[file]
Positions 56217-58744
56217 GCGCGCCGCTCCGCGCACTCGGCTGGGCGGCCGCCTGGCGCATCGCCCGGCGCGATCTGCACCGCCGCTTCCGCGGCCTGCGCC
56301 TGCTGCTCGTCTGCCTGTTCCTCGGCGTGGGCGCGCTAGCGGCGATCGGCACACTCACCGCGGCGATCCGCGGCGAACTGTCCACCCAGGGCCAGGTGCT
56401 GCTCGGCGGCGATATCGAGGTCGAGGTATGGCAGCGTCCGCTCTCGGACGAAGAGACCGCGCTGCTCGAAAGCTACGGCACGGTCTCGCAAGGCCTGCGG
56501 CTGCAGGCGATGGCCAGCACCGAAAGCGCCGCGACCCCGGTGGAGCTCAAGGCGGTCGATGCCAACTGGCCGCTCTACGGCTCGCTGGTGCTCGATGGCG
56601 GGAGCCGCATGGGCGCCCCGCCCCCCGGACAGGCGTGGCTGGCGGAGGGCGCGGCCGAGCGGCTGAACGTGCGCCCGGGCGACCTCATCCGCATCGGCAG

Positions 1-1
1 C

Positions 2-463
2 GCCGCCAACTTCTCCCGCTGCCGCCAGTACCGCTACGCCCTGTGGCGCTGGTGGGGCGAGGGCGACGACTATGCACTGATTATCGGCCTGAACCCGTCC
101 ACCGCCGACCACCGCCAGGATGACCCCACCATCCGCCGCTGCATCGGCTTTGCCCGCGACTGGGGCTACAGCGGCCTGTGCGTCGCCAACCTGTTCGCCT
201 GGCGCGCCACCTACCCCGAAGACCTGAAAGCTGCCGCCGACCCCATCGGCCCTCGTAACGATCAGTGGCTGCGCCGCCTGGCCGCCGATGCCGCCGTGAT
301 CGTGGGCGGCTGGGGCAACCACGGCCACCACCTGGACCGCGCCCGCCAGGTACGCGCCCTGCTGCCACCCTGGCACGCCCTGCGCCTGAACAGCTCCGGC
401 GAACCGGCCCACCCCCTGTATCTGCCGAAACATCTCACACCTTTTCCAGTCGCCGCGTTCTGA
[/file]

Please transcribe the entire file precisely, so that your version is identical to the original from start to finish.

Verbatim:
Positions 56217-58744
56217 GCGCGCCGCTCCGCGCACTCGGCTGGGCGGCCGCCTGGCGCATCGCCCGGCGCGATCTGCACCGCCGCTTCCGCGGCCTGCGCC
56301 TGCTGCTCGTCTGCCTGTTCCTCGGCGTGGGCGCGCTAGCGGCGATCGGCACACTCACCGCGGCGATCCGCGGCGAACTGTCCACCCAGGGCCAGGTGCT
56401 GCTCGGCGGCGATATCGAGGTCGAGGTATGGCAGCGTCCGCTCTCGGACGAAGAGACCGCGCTGCTCGAAAGCTACGGCACGGTCTCGCAAGGCCTGCGG
56501 CTGCAGGCGATGGCCAGCACCGAAAGCGCCGCGACCCCGGTGGAGCTCAAGGCGGTCGATGCCAACTGGCCGCTCTACGGCTCGCTGGTGCTCGATGGCG
56601 GGAGCCGCATGGGCGCCCCGCCCCCCGGACAGGCGTGGCTGGCGGAGGGCGCGGCCGAGCGGCTGAACGTGCGCCCGGGCGACCTCATCCGCATCGGCAG

Positions 1-1
1 C

Positions 2-463
2 GCCGCCAACTTCTCCCGCTGCCGCCAGTACCGCTACGCCCTGTGGCGCTGGTGGGGCGAGGGCGACGACTATGCACTGATTATCGGCCTGAACCCGTCC
101 ACCGCCGACCACCGCCAGGATGACCCCACCATCCGCCGCTGCATCGGCTTTGCCCGCGACTGGGGCTACAGCGGCCTGTGCGTCGCCAACCTGTTCGCCT
201 GGCGCGCCACCTACCCCGAAGACCTGAAAGCTGCCGCCGACCCCATCGGCCCTCGTAACGATCAGTGGCTGCGCCGCCTGGCCGCCGATGCCGCCGTGAT
301 CGTGGGCGGCTGGGGCAACCACGGCCACCACCTGGACCGCGCCCGCCAGGTACGCGCCCTGCTGCCACCCTGGCACGCCCTGCGCCTGAACAGCTCCGGC
401 GAACCGGCCCACCCCCTGTATCTGCCGAAACATCTCACACCTTTTCCAGTCGCCGCGTTCTGA